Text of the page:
Local farmers got a chance to sound off on national agriculture policy. That's as Congress held a field hearing Friday on the new Farm Bill in Galesburg.
It's the all-encompassing legislation that governs everything from nutrition programs to growing standards.
Jane Weber grows corn and vegetables in Scott County for Farmers Markets. Inside the hearing at Carl Sanburg College, the Bettendorf woman pushed for nutrition and conservation programs.
"We've got to conserve our soils and retain the rain on the soil," she said. "You can only do that with conservation practices."
With the 2011 harvest in the books, time is running out on the current Farm Bill. It's set to expire at the end of September. The search is on to find a long-term solution rather than a short-term extension.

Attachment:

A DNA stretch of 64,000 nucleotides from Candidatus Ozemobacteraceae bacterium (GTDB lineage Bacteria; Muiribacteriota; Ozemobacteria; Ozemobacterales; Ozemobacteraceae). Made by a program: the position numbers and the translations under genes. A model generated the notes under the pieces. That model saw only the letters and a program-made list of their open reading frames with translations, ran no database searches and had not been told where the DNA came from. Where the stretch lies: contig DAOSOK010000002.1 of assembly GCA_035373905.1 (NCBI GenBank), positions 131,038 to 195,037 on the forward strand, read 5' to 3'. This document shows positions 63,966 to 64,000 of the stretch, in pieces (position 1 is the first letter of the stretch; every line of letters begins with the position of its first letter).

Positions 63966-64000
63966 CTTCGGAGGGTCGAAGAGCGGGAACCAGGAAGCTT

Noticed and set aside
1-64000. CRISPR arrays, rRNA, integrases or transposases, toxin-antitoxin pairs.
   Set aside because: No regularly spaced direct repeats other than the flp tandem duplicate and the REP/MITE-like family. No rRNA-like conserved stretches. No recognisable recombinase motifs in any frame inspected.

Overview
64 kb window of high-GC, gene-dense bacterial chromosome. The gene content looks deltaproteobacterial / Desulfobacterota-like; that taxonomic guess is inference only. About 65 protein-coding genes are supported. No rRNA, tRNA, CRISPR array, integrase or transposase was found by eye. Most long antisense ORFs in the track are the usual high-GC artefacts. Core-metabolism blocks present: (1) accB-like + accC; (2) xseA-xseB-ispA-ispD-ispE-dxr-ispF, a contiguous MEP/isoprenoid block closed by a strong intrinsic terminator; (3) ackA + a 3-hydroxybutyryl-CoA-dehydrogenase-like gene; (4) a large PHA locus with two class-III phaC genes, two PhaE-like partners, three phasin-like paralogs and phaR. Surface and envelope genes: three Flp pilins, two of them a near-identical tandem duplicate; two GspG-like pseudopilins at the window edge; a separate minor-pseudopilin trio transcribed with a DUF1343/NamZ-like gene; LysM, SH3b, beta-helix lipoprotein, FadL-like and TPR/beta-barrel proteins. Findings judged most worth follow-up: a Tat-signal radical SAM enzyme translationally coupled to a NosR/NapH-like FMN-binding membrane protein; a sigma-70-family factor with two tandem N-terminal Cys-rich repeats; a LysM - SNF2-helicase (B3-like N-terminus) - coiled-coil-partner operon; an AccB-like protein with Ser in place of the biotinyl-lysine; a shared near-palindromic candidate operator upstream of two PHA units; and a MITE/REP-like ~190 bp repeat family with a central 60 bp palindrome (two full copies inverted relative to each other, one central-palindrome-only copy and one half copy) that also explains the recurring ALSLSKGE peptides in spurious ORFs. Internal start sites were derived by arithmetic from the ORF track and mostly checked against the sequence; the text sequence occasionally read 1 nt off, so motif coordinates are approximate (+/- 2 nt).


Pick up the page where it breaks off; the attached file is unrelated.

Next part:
"When we have these field hearings, they're a great opportunity for the farmers to come out and say, 'Here's what we think,'" said Rep. Bobby Schilling, (R) Illinois.
The panel heard plenty about crop insurance, regulations and labor issues. It's a chance for farmers to speak out about a system that's governing their work.
"As the Farm Bill passes, really bring that certainty, and as best we can, making sure that we're not doing damage to these people who are really feeding the world," said Rep. Randy Hultgren, (R) Illinois.
But even the congressmen concede that developing this Farm Bill will be a challenging process. Discussions are complex and comprehensive, covering a wide range of issues.
Whether crops or conservation, this Farm Bill means a lot to growers looking for a better way to do things.
"I felt like I could speak up for conservation practices in Iowa," Weber concluded. "Especially after experiencing floods in Western Iowa and floods in Eastern Iowa, they are a necessity."
For these farmers, it's a necessity that could become a reality.